How To Ruin A ‘Buy-And-Hold’ Investor’s Day
You’re at your annual holiday party.
A fellow reveler brings up the topic of the stock market. He says he’s not concerned about the recent market volatility because he’s a “buy-and-hold” investor.
Now, I don’t want you to start any trouble, but you might politely remind him of two letters: G and E, as in General Electric (NYSE: GE).
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You see, the market doesn’t care how fantastic your stocks are. If you blindly believe that in the long run your favorite stock will appreciate, just think about GE.
This company is the bluest of blue-chips. It’s iconic. We are talking about the firm founded by the likes of Thomas Edison and J.P. Morgan in 1892. A company responsible for making everything to jet engines to refrigerators.
While the company’s troubles are well-known today, it still generated $121.6 billion in sales last year. But the truth of the matter is that this stock has been a “problem child” for quite some time.
Let’s see what “buy and hold” investors were treated to for being so loyal to the stock over the years…
That’s right… after 23 years the stock has gone exactly nowhere. And remember, we’re not talking about some fly-by-night company here.
Sure, there were times investors could have hopped off the GE train and booked a tidy profit. But those who blindly held on were treated to one hell of a ride. That’s mainly because investment decisions are usually controlled by emotion, not logic. We tend to be overly defensive about the stocks we own. And a good many individual investors justified their owning GE over the years by reminding themselves of the company’s storied history, it’s reputation, etc.
It’s usually only when you’re out of a position that you see things in technicolor. (Where is Mr. Spock when we need him!?)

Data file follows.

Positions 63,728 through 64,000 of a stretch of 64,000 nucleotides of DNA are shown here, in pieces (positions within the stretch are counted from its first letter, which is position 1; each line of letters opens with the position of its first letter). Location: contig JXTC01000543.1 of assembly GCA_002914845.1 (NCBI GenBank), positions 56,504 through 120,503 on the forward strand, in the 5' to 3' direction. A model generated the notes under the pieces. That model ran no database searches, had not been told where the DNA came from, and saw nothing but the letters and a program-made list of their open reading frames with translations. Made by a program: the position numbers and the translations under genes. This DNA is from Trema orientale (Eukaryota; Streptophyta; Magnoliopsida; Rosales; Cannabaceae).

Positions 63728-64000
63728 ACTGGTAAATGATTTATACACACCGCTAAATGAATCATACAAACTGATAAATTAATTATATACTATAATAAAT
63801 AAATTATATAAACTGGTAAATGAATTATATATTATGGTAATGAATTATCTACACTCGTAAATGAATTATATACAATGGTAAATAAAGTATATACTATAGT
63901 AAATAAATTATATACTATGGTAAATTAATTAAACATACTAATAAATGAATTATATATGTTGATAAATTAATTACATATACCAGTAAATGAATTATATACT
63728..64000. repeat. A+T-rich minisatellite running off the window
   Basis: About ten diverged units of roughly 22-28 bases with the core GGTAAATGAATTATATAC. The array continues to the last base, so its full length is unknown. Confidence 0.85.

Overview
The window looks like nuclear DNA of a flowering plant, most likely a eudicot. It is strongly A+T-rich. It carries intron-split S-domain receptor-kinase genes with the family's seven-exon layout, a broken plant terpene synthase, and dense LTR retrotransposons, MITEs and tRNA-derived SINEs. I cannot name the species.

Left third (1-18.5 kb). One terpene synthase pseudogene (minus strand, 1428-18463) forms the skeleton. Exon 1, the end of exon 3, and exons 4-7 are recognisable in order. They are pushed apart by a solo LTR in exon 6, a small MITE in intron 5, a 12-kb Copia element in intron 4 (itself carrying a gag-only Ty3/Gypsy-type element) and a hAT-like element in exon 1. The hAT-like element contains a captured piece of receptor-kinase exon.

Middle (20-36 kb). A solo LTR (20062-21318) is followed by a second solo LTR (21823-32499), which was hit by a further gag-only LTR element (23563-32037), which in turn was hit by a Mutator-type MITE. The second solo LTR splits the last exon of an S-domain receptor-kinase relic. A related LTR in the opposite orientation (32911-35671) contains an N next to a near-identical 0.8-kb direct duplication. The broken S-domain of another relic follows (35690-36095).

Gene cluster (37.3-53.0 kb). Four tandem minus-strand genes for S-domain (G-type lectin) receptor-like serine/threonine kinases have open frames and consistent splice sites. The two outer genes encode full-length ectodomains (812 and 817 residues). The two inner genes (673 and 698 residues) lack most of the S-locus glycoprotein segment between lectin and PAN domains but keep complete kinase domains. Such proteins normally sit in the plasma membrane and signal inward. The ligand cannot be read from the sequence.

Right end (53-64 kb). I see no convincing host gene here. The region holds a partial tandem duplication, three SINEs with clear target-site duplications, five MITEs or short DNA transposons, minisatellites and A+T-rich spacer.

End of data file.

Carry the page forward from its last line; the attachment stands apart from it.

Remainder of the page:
You’ll likely hear plenty of commentators talk about how “this is the bottom” for GE. And maybe they’re right. But they also said the same thing this spring after shares tumbled from around $18 to down around $12, a 30% haircut — only to watch shares continue to drift to less than $7 a share.
Why Buy-And-Hold Isn’t All It’s Cracked Up To Be
I know I sound like the proverbial broken record when I talk about this topic. But the fact of the matter is that I worry more about the risks investors are taking than anything else.
#-ad_banner-#It’s dismaying to me that many “conservative” investors practice a buy-and-hold approach to the market, failing to realize the risks of that strategy.
Here’s what I mean…
Buying a stock should always involve some consideration of value. Whether it’s robust cash flow or even something as simple as a low P/E multiple, it’s always important to have an educated guess about what your investment will be worth down the road. Unfortunately, many buy-and-hold investors ignore value. That’s because they are fixated on investing for the long-term, come hell or high water.
I literally cringe when I hear about someone losing money in the market. That’s because it’s usually due to misunderstood philosophies, a nonchalant attitude, or simply ignoring the risks they are taking.
But don’t get me wrong. As much as I bash buy-and-hold investing, it can work… if you follow some simple rules. You still have to have a sell signal in place to preserve capital.
Here’s the reality… Followers of the buy-and-hold strategy are accepting astronomical risks without realizing it. In the case of GE, they lost the most valuable and irreplaceable thing when it comes to investing and building wealth: time. These investors seem to accept these risks — the risk of losing 23 years of time — with nothing to show for it.
There’s A Better Way
Imagine if these “buy-and-hold” investors had followed a simple 25% trailing stop-loss strategy. From 1996 until GE’s first 25%-plus pullback in 1998, they would have locked in a triple-digit return… and avoided the dot-com bubble.
The reason I talk so much about risk management and cutting losers short is that I know how hard it can be. It’s tough to sell a stock for a loss. Most traders would rather hold onto a loser than admit they are wrong (which is what you are doing when you cut a loser). The thinking is always, “I’ll get out when I’m back to even.”
Your pride and ego take a hit when you sell a loser. But you have to get that sort of thinking out of your head if you want to be successful in the stock market. Once you realize that making money is more important than your pride or ego, you will be on your way to becoming a more successful investor.
Don’t let small losers turn into big losers. Learn to accept — and feel OK about — cutting a loser from your portfolio. Because it’s not a loss… it’s a victory against avoiding a massive loss.
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